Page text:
“a certain threshold showing [has been] made on each
factor.” Leiva-Perez v. Holder, 640 F.3d 962,
966 (9th Cir. 2011). Assuming that this threshold has been
met, “‘serious questions going to the
merits’ and a balance of hardships that tips sharply
towards the plaintiff can support issuance of a preliminary
injunction, so long as the plaintiff also shows that there is
a likelihood of irreparable injury and that the injunction is
in the public interest." Alliance for the Wild
Rockies v. Cottrell, 632 F.3d 1127, 1135 (9th Cir.
addition, a movant seeking the issuance of an ex parte TRO
must satisfy Federal Rule of Civil Procedure 65(b), which
requires a showing “that immediate and irreparable
injury, loss, or damage will result to the movant before the
adverse party can be heard in opposition” and
certification of “efforts made to give notice and the
reasons why it should not be required.” Fed.R.Civ.P.
opposition, Chapter 57 begins by disputing that the Court has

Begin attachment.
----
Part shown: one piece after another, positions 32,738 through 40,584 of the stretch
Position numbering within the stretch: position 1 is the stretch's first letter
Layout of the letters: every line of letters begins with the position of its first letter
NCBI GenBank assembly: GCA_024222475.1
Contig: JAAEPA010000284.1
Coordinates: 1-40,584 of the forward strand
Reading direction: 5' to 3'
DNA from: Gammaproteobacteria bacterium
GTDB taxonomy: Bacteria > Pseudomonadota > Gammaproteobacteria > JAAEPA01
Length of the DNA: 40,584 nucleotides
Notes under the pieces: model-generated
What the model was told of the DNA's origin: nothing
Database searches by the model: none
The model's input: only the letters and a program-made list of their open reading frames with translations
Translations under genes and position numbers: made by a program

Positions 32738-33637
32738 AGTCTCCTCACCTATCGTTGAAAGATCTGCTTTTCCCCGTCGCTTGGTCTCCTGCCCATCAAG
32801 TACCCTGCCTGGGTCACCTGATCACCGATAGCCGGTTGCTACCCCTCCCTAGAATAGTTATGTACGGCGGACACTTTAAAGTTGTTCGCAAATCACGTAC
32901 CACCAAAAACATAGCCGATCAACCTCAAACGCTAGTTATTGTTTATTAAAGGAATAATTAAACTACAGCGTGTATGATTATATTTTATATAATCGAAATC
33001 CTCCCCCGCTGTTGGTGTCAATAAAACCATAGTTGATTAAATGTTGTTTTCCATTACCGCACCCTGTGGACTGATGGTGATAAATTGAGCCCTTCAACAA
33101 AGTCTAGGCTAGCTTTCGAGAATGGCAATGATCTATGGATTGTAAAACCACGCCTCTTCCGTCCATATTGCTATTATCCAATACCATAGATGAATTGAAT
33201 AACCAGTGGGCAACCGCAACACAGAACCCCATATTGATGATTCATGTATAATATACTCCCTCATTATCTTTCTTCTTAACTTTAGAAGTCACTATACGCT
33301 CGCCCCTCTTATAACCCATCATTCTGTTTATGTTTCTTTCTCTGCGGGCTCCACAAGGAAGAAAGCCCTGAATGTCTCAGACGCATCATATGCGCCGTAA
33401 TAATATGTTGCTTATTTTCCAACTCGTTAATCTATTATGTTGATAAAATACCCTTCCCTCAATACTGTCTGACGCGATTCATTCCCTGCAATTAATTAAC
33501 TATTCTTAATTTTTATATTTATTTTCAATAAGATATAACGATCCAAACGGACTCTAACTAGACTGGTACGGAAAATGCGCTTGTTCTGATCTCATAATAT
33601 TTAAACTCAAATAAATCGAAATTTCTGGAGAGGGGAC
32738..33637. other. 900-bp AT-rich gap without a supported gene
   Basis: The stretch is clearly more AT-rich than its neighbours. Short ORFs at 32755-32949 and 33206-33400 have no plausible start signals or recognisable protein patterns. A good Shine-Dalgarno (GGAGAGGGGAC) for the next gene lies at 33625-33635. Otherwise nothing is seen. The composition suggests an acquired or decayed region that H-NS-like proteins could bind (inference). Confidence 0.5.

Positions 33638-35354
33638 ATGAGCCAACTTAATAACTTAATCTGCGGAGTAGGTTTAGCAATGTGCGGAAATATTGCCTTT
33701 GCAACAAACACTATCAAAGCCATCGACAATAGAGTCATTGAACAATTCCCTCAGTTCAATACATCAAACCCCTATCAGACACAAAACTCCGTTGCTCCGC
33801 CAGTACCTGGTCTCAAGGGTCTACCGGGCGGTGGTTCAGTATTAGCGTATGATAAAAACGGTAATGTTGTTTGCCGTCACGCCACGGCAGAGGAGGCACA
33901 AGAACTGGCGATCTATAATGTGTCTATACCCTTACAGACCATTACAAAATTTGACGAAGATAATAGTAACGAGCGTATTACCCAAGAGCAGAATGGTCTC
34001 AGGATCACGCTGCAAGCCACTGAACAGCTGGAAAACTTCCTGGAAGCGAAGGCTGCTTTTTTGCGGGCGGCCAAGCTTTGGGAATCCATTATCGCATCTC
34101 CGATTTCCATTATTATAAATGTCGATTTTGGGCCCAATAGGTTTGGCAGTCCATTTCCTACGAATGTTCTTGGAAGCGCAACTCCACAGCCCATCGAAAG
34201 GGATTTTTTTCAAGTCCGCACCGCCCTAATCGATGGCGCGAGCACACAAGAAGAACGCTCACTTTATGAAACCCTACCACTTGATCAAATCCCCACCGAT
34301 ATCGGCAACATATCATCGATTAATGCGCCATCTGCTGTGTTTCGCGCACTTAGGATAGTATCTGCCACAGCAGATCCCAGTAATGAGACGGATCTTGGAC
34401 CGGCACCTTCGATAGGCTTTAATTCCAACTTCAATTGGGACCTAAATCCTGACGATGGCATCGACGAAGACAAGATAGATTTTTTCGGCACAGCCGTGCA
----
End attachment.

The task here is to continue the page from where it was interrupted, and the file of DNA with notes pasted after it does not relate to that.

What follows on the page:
the authority to issue an order regulating its communications
with the class. It offers two arguments as to why this Court
lacks that authority. First, it contends that the Court lacks
authority over Chapter 57 because it is not a party to this
action, and because Rule 23 is not a jurisdictional statute.
ECF No. 191 at 11. Second, it argues that the requested
relief would violate the Norris-LaGuardia Act by interfering
with a labor dispute. Id. at 14. As set forth below,
both of these arguments are unpersuasive, and the Court
concludes it has the authority to address the dispute now
Authority over Nonparties
is little dispute that the Court possesses the authority,
under Rule 23, to regulate the parties’
communications to class members when those communications are
false and misleading and interfere with the class’s due
process rights. See Gulf Oil Co. v. Bernard, 452
U.S. 89, 100 (1981). The question raised by Chapter 57 is